At this point, Partition Exchange Load feature came to my mind as it would give us the flexibility to load data and yet not require massive DML statements on the target table. So, here is how it all worked out.
Oracle’s Partition Exchange Load (PEL) – The Perfect Solution
Before I explain the logic and the method to the implementation of Partition Exchange Load (PEL) mechanism, let me tell you that I was able to achieve a dramatic performance improvement in the ETL execution time. This improvement was also significant because the load would never take more time no matter how large the table grew in future.
So, here is what I did to implement Partition Exchange Load mechanism effectively:
1.Create Composite Partition On The Existing Non-Partitioned Table
You can’t add partition to a table with data which wasn’t partitioned at the time of designing without doing some additional work.
Ideally, for tables that have foreign keys involved and many constraints involved, you would do a much sophisticated way to get this job done using DBMS_REDEFINITION package. You can follow the steps involved in adding partitions to an existing table with this method in this beautifully written article:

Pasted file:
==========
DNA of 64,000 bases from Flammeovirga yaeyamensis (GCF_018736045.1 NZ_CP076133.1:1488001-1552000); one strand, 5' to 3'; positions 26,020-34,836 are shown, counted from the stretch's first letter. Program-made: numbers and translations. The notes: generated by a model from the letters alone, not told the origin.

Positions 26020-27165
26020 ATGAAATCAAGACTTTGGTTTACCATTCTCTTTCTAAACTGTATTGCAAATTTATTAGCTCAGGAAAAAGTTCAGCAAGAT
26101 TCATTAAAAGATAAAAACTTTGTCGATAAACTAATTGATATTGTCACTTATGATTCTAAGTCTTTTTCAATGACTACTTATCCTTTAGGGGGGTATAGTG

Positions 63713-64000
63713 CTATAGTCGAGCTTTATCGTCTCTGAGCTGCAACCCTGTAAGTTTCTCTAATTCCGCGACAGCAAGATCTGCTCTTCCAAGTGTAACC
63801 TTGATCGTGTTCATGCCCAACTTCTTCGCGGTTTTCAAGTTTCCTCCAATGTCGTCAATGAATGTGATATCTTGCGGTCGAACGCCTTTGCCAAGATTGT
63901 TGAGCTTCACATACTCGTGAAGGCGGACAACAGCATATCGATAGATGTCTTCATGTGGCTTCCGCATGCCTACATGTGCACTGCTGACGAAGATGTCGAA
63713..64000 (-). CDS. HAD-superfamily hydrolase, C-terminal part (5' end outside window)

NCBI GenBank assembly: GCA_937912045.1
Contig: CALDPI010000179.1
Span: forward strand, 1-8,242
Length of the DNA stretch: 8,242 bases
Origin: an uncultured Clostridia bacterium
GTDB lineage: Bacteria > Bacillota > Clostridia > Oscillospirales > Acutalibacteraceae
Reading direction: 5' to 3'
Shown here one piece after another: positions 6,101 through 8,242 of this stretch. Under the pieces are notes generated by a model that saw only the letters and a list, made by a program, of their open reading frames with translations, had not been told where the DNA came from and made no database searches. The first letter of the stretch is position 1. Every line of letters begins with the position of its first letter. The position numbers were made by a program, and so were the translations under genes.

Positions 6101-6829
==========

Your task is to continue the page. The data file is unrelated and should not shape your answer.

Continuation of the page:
However, I knew that I didn’t have any foreign key constraints defined at database level. So, I decided to take the easy route and manage using table renaming after loading data in a separate table.
The logic in this PEL implementation is to partition the large target table using composite partitioning technique where the top level partitioning is based on key date field and then by the Source System Code (which tells us which source system the data came from.) That means, the main partition holds monthly data within which there are subpartitions based on source system code field.
So, here is what you can do if you are in a similar situation:
i> Create a new portioned table with the same structure as the existing table using “CREATE TABLE <table name> AS” command in the same schema as shown below:
Please note that the names of the fields, their data types and their sequence in this new table need to exactly match that of the original large table on which we plan to implement PEL load mechanism.
Also, as you can see from the table definition above, I have created a subpartition template in the table definition itself so that Oracle will automatically add those subpartitions as soon as a new partition is added.
ii> The next step is to create partitions and subpartitions starting from the MIN value of the key date field in the target table till SYSDATE. Instead of doing this job on a manual basis, I wrote this procedure to do the job and if you like the idea, feel free to use it: